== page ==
For the first part of the week, the UK was sandwiched between a low pressure system to the west and high pressure to the east, resulting in a warm, southerly airstream off the near continent. Things changed mid-week, however, as winds swung westerly, heralding a period of showery and unsettled conditions, which persisted until the week’s end. The bank holiday, 5th May, took the crown for the best day in terms of both rarity and diversity of species recorded.
Now ensconced within the resident Greylag flock, the long-staying Pink-footed Goose continued to find Thrapston GP to its liking, remaining there until at least 6th, while Clifford Hill GP’s Egyptian Goose was still present on 9th. Also on 6th – and perhaps surprising for the time of year – a Ruddy Shelduck appeared by the yacht club at Pitsford Res, while a late drake Goosander was found at Thrapston GP. The first Quail of the year was heard singing at Harrington Airfield on 4th, quickly to be followed by the second at Draughton Crossing in the nearby Brampton Valley on 7th. The latter site notched up a fly-over Osprey on the same two dates and another was seen at Stanwick GP on 5th.
It shouldn’t have happened again … but this week it did. What was potentially Northamptonshire’s fourth-ever Glossy Ibis put in a tantalisingly brief appearance at Summer Leys, showing itself only to one observer as it flew east over the reserve, just before two o’clock on the afternoon of 5th. This species has carved out a local reputation for being the subject of single observer sightings and limiting its Northamptonshire visits to a matter of minutes. Will one ever stay long enough to be seen by the masses?
Fly-over Glossy Ibis notwithstanding, one rarity that did make itself available to most of those who made the trip to look for it was a female Dotterel, which was found between Hemington and Lutton – also on 5th. Distant and camera-dodging, it remained a shimmering vision in the heat haze at the centre of a pea field for most of the morning but appeared to go AWOL during the afternoon. With only ten previous records, this species remains a true rarity in Northants, the last one being in 1996. Interestingly, 50% of all previously accepted records have come from this same area of the county and 80% of these have fallen within the ten-day period 26th April to 5th May.
Not quite matching the latter’s celebrity status, a Grey Plover dropped in at Summer Leys on the same date, while Little Ringed Plovers continued to be reported from four locations and Ringed Plovers occurred at Clifford Hill GP and Summer Leys with site maxima of sixteen on 6th and seven on 7th respectively. The same two sites produced all of this week’s Dunlins, which were present daily at both, with maxima of five at Clifford Hill GP on 7th and thirteen at Summer Leys on 9th. Three Whimbrels arrived at the latter site on the evening of 7th and were still present on 9th and single Curlews were also found here and in the Brampton Valley – both on 7th. Other waders included single Common Sandpipers at Stanwick GP, Summer Leys and Thrapston GP while four were counted at Clifford Hill GP on 5th and Summer Leys produced two Greenshanks on 4th-5th, with one remaining until 9th. The same site hosted a Wood Sandpiper on 5th, while two Turnstones visited Clifford Hill GP on the same date.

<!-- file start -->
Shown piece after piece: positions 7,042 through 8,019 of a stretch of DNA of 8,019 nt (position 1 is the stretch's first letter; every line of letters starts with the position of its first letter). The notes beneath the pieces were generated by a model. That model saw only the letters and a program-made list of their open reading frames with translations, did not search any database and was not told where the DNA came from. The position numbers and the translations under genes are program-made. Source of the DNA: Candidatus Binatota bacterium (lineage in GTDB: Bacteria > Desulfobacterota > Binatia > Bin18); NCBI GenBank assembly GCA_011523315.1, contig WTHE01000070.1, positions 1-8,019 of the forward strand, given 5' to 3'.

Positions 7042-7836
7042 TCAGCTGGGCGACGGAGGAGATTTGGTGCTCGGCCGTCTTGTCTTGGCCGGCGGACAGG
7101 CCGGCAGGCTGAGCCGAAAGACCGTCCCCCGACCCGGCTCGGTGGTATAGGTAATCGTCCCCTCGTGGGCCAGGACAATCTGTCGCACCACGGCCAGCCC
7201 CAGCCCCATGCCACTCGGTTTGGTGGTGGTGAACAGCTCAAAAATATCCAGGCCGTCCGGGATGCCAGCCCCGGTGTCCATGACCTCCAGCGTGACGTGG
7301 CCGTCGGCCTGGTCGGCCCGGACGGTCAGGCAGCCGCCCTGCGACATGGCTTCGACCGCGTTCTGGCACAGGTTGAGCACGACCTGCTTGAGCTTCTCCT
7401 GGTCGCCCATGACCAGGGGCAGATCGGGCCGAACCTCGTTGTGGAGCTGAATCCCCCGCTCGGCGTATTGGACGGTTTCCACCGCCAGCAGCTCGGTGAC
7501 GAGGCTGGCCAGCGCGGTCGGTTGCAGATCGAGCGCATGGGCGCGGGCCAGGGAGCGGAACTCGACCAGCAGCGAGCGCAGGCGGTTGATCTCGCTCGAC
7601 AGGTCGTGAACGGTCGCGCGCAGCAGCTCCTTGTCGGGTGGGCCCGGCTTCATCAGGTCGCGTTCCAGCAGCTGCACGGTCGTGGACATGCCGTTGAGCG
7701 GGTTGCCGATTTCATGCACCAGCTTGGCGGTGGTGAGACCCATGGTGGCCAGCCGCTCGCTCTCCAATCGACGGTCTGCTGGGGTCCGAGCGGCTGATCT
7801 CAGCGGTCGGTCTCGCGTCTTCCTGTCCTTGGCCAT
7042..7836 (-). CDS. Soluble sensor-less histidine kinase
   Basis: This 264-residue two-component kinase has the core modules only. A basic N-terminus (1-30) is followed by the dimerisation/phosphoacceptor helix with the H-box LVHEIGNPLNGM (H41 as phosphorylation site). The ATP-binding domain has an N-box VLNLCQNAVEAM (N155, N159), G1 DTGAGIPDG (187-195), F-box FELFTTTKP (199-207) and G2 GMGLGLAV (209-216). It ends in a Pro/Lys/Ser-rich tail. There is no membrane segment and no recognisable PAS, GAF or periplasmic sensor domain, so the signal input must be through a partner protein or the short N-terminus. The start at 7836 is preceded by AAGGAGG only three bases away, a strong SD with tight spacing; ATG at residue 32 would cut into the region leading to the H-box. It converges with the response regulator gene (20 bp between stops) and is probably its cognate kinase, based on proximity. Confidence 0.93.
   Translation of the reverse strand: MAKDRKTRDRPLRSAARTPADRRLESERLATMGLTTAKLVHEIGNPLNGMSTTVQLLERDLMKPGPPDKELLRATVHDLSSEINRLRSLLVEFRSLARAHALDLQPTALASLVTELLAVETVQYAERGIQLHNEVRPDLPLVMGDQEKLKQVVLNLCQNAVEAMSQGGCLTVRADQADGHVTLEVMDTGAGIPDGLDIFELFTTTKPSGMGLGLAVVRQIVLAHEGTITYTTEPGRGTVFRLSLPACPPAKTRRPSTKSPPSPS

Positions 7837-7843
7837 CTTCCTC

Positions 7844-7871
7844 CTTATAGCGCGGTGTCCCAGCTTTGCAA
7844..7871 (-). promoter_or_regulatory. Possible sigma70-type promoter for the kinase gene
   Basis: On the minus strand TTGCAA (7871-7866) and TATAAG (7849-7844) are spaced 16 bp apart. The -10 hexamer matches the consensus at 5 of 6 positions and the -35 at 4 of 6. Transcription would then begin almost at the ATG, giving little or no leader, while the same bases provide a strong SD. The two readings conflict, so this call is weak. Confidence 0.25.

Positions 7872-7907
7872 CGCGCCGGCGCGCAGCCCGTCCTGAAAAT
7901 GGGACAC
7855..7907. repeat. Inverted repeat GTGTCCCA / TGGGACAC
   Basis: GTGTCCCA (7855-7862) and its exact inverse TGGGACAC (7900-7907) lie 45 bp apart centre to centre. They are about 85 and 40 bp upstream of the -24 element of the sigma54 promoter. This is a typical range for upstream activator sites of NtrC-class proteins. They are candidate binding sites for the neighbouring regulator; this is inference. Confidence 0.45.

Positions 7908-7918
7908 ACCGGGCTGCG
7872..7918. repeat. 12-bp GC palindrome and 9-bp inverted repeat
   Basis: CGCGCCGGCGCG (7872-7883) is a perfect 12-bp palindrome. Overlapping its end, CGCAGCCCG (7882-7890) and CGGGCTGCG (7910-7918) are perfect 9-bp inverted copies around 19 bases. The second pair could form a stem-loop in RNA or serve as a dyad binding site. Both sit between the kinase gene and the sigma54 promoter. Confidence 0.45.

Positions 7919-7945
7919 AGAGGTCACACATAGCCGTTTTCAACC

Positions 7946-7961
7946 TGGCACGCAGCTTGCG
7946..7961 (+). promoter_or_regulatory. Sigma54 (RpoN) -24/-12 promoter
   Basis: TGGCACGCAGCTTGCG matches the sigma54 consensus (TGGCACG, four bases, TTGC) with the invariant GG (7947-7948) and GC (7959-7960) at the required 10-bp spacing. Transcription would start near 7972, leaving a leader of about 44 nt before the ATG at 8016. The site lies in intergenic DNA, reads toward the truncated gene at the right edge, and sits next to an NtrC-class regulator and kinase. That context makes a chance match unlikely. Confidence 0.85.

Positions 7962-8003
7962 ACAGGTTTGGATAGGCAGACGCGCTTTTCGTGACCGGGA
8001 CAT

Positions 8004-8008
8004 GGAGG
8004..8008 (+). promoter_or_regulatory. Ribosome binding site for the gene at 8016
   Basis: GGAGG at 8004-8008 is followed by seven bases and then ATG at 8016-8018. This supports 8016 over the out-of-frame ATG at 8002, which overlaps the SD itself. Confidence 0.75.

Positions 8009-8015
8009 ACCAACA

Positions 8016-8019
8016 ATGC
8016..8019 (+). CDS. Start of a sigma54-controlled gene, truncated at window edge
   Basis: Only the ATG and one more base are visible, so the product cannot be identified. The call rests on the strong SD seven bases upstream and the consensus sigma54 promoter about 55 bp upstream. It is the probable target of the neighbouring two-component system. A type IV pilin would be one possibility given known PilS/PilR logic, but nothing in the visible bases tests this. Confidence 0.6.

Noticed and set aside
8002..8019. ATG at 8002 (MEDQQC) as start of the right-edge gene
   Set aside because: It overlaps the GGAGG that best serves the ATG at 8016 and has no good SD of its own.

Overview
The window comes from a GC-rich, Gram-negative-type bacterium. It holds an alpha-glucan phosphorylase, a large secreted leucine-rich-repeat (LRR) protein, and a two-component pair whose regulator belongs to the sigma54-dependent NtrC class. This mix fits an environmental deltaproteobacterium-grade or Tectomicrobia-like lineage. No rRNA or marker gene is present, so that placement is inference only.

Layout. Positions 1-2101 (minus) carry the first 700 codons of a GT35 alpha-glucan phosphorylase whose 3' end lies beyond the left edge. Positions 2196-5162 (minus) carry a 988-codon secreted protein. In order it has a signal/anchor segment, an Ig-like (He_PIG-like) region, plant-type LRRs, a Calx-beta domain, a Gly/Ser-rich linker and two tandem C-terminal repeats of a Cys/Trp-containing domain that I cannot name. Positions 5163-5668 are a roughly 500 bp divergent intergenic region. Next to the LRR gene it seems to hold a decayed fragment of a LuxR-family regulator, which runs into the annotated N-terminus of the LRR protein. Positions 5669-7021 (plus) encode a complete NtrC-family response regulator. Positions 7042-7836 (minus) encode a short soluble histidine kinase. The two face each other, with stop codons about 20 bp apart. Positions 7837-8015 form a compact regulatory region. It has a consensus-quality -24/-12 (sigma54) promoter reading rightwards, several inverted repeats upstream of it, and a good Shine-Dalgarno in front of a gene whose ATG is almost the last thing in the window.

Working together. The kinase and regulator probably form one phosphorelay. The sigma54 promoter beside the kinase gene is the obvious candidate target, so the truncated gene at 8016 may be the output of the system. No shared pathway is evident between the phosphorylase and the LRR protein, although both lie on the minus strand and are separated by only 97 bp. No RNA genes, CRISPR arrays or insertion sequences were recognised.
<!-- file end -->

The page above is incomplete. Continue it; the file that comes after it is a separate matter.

One of the week’s surprises came in the shape of a smart, second calendar year Iceland Gull,which visited Daventry CP for thirty-five minutes on 5th. This was the first record of this species for the site and probably the latest in spring to be recorded in the county.
A first-winter Mediterranean Gull was at the same site the following day and a third-year Yellow-legged Gull was found at Stanwick GP on 8th. In contrast to last week, only two Little Gulls were reported – both second calendar years, including one at Summer Leys from 3rd until 6th and one at Stanwick GP on 5th. Tern numbers also dwindled with just one Black Tern at Pitsford Res on 5th, while Arctic Terns totalled just three with singles at Daventry CP on 6th and 9th and one at Clifford Hill GP on 7th.
Scarce passerines were again in short supply this week with a Black Redstart at Blueberry Farm, Maidwell on 4th, single Whinchats at Harrington AF on the same date and at Clifford Hill GP on 6th and Northern Wheatears at Blueberry Farm/Brampton Valley with 2 on 4th and 7th and 4 on 6th plus one at Clifford Hill GP on the latter date.